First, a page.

A small fund adviser's lack of marketing for two of its strong performing funds has prompted some industry observers to question if the firm is engaged in a strategy to pump up the funds' performance by keeping the asset level in the funds low.

The American Eagle Capital Appreciation Fund and the American Eagle Twenty Fund were launched last December by Jundt Associates of Minneapolis, an investment adviser with nearly $400 million in assets under management. Both funds have had strong performance, posting 105.43 and 81.79 percent returns respectively, as of Oct. 3, according to Marcus Jundt, the chairman of the firm.

Yet, Jundt Associates has done nothing to market the new funds. Its website has no mention of the two no-load funds and while the firm has purchased a website domain name for the funds, there is no website.

"Hopefully, that will be done in the next six to 12 months," Jundt said. While the firm is interested in eventually hiring someone who will handle marketing for the funds, it is not a priority and the firm is more concerned with building the funds' performances, he said.

The firm appears to be using a strategy that involves incubating the two funds by enhancing performance through making it difficult for the public to invest in them, said Roy Weitz, a financial advisor and publisher of FundAlarm.com, a website that tracks manager changes in the fund industry.

Incubating new funds is not a new practice but usually involves a larger fund company that offers new funds to only its employees. By offering a fund to only its employees, a company can keep the asset level low, allowing the fund to move in and out of investments easily, thereby enhancing performance, Weitz said. And if the fund performs well, the company can offer it to the public with an established performance record, he said.

While incubating funds behind the closed doors of a large firm may be a fairly common occurrence, using the public to incubate the funds is rare, Weitz said.

"I've never seen anything like this," he said. "Some good funds are probably under-marketed because the people really don't know what they are doing. But these guys are smart ... this is not a case where they just forgot to market the thing."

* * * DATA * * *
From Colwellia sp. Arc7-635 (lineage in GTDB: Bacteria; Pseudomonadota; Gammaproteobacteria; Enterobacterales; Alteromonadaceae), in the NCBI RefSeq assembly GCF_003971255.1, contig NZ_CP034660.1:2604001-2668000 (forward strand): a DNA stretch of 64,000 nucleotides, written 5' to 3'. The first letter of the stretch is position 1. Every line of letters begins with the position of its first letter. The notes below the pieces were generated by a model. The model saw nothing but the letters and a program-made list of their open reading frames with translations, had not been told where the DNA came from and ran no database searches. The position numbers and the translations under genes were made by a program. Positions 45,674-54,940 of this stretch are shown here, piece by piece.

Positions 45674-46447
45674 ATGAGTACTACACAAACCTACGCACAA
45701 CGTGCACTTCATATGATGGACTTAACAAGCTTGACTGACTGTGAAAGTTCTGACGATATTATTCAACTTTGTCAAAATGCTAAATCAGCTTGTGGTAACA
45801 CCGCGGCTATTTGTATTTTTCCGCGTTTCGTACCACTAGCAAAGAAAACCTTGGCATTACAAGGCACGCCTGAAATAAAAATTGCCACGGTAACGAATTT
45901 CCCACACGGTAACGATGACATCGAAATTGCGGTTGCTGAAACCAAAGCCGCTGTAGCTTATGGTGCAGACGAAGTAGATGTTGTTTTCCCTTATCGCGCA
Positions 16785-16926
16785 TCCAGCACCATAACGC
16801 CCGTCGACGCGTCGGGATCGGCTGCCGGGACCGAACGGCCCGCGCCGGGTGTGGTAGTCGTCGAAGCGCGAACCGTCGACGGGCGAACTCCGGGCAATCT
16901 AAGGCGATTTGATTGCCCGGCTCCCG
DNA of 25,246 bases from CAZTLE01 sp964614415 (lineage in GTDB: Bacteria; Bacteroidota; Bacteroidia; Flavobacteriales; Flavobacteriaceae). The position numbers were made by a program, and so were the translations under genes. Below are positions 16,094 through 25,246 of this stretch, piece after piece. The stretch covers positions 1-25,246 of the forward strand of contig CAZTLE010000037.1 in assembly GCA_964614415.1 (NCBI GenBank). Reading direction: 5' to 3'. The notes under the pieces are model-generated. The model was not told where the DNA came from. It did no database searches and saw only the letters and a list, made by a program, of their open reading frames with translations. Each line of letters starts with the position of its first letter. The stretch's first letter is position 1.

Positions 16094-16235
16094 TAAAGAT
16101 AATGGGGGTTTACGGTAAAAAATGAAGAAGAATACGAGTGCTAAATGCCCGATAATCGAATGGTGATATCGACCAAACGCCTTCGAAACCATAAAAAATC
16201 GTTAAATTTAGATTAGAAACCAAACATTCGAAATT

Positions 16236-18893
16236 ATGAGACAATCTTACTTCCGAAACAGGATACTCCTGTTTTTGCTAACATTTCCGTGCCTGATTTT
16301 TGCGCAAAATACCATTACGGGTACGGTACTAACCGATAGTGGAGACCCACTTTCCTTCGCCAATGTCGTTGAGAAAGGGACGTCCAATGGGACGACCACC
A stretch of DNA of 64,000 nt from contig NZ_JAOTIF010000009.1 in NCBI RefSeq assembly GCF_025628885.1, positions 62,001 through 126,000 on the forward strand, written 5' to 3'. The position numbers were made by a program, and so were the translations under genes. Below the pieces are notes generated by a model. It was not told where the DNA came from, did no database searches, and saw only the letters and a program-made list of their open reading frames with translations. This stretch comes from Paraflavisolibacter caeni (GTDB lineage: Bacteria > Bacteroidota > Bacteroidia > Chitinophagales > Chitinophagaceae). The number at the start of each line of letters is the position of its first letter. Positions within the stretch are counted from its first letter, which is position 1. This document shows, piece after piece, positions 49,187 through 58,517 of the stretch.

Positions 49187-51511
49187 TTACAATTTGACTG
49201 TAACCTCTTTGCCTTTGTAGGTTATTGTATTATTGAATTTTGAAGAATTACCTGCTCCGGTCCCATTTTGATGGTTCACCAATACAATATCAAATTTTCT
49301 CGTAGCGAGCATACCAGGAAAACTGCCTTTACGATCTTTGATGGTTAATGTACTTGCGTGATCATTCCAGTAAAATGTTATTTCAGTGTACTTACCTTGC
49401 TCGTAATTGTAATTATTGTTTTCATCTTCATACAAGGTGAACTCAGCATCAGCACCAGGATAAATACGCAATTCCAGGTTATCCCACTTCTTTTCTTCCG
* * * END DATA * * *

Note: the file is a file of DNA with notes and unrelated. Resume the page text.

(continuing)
Both funds are the first two no-load funds under the American Eagle brand name and the firm will probably launch more at the beginning of next year, Jundt said. It is also considering adopting the American Eagle brand name, he said.

"We've come to the same conclusion that Fidelity and Janus and a lot of other people have which is that the lines [between load and no-load] are blurring," Jundt said. "If that continues, it's my guess that we'll have one name and that would make it slightly easier to market the funds."

If the firm is shifting its focus to no-load funds, it would stand to reason that it would want its first no-load products under its new name to have strong performance, Weitz said.

Currently, the American Eagle Capital Appreciation Fund has $15.4 million in assets under management and the American Eagle Twenty fund has $10.24 million in

assets under management, according to MaxFunds.com, a website that tracks small and new mutual funds.

Another indication that the funds are being used as incubators are the high number of IPO allocations that have been designated to each fund, said Jonas Ferris, president and CEO of MaxFunds.com.

There have been 12 IPO allocations designated between the two funds so far this year, said Jon Essen, treasurer for Jundt Associates. "Twelve IPOS is a lot for two new funds," Ferris said. "Especially since, if I'm not mistaken, they don't have that many holdings. There are only about 20 or so holdings, maybe 25 in both those funds. So that's one-third of all the stocks they own that are IPO shares."

That could have a profound impact on the funds' performance, said Dennis Dolego, the director of research for the Optima Group of Fairfield, Conn.

"If you spread out six IPOs in a concentrated fund, then you can get some extraordinary returns without trying that hard, if the IPOs turned out pretty well," he said.

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